Saturday, April 27, 2013

Civil War Jubilee: Meaning Behind the Names

My next reproduction collection in shops in July is called Civil War Jubilee, celebrating the 150th Anniversary  of the Emancipation Proclamation.

A Jubilee is a celebration, but an older Biblical meaning comes from Jewish law. Every fifty years (following seven times seven annual cycles) the fiftieth year was celebrated as a Jubilee and part of that celebration was emancipation of the enslaved. When Lincoln revealed the Emancipation Proclamation in 1862, many recalled the Jubilee from the Book of Leviticus and linked the term to the proclamation.

Each of the prints in the rerproduction print collection has a name that has to do with the Emancipation Proclamation and the celebrations in 1863 and later. The print above is called January First, the day the new law took effect.

1863, a year to remember.
Most of these images are from the Library of Congress.

On the evening before January 1st, New Year's Eve, nightwatches took place all over the Union as people waited to hear the news. A starry print called Nightwatch recalls those Watch Meetings.

Freedom is the basis of the celebration and this leafy sprig is named for the principle.

Effects of the Proclamation
People leaving the plantations for Union Army camps.

The paisley is called Birds in the Air, a metaphor for freedom.

A variation on Jubilee is Jubilo so this floral is Jubilo (although that didn't translate too well into the Japanese-printed selvages, I fear.)

Celebrating the Day of Jubilo in 1866

Celebrations in 1863 and up to this day include singing, so
the print with the small figure is Harmony.

Many of those songs were sung a Capella, a traditional  way of singing spirituals.
(A Capella didn't translate too well onto the selvage either, but...) 

The Fisk Jubilee Singers were popular performers who sang a Capella---without instrumental accompaniment.

The Emancipation Proclamation is Lincoln's Legacy, the name of the floral.

Read more about the Jubilee Nightwatch in this post from last December:

And see a PDF with all the colorways of the prints in Civil War Jubilee at Moda:


Samplings from Spring Creek said...

Beautiful fabrics--will anxiously await their arrival. The naming of the fabrics ver well researched and thought out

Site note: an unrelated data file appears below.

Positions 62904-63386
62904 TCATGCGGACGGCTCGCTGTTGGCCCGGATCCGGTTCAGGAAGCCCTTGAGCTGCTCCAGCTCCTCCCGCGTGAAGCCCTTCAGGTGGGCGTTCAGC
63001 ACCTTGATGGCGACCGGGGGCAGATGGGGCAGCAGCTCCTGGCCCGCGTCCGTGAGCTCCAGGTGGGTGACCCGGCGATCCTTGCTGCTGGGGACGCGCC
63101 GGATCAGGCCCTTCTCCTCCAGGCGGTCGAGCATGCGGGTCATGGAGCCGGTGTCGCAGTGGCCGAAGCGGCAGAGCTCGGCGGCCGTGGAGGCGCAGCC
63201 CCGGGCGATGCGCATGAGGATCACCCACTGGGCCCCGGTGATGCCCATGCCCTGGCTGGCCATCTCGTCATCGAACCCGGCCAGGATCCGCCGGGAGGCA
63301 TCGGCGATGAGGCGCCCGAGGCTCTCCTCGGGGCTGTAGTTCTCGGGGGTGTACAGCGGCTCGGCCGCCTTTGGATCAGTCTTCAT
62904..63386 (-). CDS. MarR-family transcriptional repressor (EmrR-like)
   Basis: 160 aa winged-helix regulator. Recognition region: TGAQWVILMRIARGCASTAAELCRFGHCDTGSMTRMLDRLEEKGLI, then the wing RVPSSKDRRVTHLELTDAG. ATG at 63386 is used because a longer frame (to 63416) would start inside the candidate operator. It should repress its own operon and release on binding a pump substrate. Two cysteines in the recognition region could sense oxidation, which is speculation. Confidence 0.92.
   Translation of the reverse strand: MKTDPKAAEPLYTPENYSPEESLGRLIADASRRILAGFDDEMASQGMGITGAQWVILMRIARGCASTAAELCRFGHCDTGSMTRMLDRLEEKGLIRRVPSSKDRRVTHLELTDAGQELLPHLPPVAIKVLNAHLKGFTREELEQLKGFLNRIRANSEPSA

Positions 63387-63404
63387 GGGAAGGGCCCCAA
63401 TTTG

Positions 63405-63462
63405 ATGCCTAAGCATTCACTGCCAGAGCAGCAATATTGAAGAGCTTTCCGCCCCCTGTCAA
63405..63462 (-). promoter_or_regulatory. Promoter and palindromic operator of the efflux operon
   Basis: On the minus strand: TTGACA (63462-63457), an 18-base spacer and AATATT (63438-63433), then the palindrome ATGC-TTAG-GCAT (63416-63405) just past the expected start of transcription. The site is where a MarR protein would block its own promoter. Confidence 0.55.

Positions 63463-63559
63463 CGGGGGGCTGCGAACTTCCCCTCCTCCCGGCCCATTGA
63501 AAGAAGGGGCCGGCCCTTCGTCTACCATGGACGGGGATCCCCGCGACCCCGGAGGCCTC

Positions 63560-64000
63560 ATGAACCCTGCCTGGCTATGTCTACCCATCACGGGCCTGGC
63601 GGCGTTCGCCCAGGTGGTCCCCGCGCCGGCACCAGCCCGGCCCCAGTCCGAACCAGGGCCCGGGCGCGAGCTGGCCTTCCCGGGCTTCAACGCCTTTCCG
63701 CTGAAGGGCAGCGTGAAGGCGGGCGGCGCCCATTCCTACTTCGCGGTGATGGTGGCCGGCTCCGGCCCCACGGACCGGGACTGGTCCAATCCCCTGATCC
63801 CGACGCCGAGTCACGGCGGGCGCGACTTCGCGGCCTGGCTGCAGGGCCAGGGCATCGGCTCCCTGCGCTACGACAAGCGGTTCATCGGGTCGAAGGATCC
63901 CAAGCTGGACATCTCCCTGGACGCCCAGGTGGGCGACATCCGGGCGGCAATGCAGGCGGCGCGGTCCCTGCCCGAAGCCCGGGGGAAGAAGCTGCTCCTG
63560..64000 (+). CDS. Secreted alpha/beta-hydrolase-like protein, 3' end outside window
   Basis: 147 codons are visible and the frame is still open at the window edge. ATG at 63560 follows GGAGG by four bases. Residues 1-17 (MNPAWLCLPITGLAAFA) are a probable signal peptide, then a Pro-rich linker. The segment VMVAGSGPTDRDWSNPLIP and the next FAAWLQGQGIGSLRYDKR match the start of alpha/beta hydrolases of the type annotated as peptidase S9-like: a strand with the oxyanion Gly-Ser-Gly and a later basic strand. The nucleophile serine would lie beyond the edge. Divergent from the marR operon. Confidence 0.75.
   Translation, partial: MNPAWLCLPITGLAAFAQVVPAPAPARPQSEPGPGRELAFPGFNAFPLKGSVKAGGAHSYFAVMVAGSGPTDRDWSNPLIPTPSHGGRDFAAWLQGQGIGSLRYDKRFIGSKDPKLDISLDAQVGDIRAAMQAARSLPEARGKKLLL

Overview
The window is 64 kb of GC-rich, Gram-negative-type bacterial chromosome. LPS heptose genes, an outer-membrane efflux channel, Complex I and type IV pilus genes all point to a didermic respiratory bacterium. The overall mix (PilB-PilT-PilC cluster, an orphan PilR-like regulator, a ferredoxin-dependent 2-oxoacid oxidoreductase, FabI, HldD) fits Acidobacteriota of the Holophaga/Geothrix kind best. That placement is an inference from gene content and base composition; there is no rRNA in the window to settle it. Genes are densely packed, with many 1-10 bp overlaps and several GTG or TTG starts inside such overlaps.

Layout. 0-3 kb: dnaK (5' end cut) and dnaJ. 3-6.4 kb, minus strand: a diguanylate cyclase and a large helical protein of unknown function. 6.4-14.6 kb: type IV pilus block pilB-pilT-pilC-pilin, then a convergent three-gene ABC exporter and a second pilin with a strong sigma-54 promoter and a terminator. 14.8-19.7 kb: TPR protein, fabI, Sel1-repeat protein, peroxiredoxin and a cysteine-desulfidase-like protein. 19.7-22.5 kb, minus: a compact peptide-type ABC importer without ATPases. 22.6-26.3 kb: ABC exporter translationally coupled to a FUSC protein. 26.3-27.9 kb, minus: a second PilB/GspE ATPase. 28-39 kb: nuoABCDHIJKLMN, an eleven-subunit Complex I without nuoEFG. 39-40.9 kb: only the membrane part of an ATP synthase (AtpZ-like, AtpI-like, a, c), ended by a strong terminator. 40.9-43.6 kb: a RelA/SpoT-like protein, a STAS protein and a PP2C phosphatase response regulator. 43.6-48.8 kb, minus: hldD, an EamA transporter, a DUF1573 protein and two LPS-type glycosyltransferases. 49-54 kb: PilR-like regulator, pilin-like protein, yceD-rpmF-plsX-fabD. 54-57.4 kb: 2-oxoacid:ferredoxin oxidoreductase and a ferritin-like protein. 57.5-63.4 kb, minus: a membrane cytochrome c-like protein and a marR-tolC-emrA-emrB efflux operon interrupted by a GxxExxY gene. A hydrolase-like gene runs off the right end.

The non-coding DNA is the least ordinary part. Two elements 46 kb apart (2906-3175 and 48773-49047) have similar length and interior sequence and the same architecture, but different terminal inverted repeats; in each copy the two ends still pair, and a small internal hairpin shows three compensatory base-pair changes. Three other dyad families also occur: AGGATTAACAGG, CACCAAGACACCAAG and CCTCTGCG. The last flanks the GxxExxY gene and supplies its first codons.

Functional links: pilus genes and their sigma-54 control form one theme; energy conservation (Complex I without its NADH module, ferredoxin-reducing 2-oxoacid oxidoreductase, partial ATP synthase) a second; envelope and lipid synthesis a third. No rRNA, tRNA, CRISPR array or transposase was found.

WoolenSails said...

Those are beautiful fabrics and love the stories behind each print.


Liz D said...

Hi Barbara...Looking at this newest collection, and seeing how many lines you design each year, I am wondering how you do it? The design process...do you draw/ paint the patterns? Are they computer generated from photos of antiques? I d love to hear about the technical aspect of your work...


suzanne said...

Ditto to Lizzy. Do tell!

Judith Blinkenberg said...

It is going to be a wonderful line with a great meaning. Thank you for the information. I look forward to special quilt.

Nancy said...

Ooohh... I like it a lot!

Barbara Brackman said...

How do I design? I collect antique document prints and send them to Moda be scanned on their high quality scanner.
See this post:


Maxine said...

Again you've combined your special gift of fabric design with your gift of teaching history. Thanks for this line. I will buy it even if I don't make anything with it (which would be a shame). I want to be reminded of the rich history of my people. A quilt made of these fabrics would be a labor of love.

susan said...

Thanks for the preview....absolutely delicious

Anonymous said...

Wonderful fabrics - maybe my favorites yet!

Jacqueline said...

Love the fabrics...I know they will be added to my "stash".

Kathie said...

another beautiful fabric line! can't wait to get some!!!!
oh love that red border fabric and the little vine print in many colors, wow! the tan one would make a great background for appliqué!

Susan said...

Marvelous fabrics and beautiful rich colors with the aged patina that just drives me wild. I know when I see the name Barbara Brackman, it will be a quality product!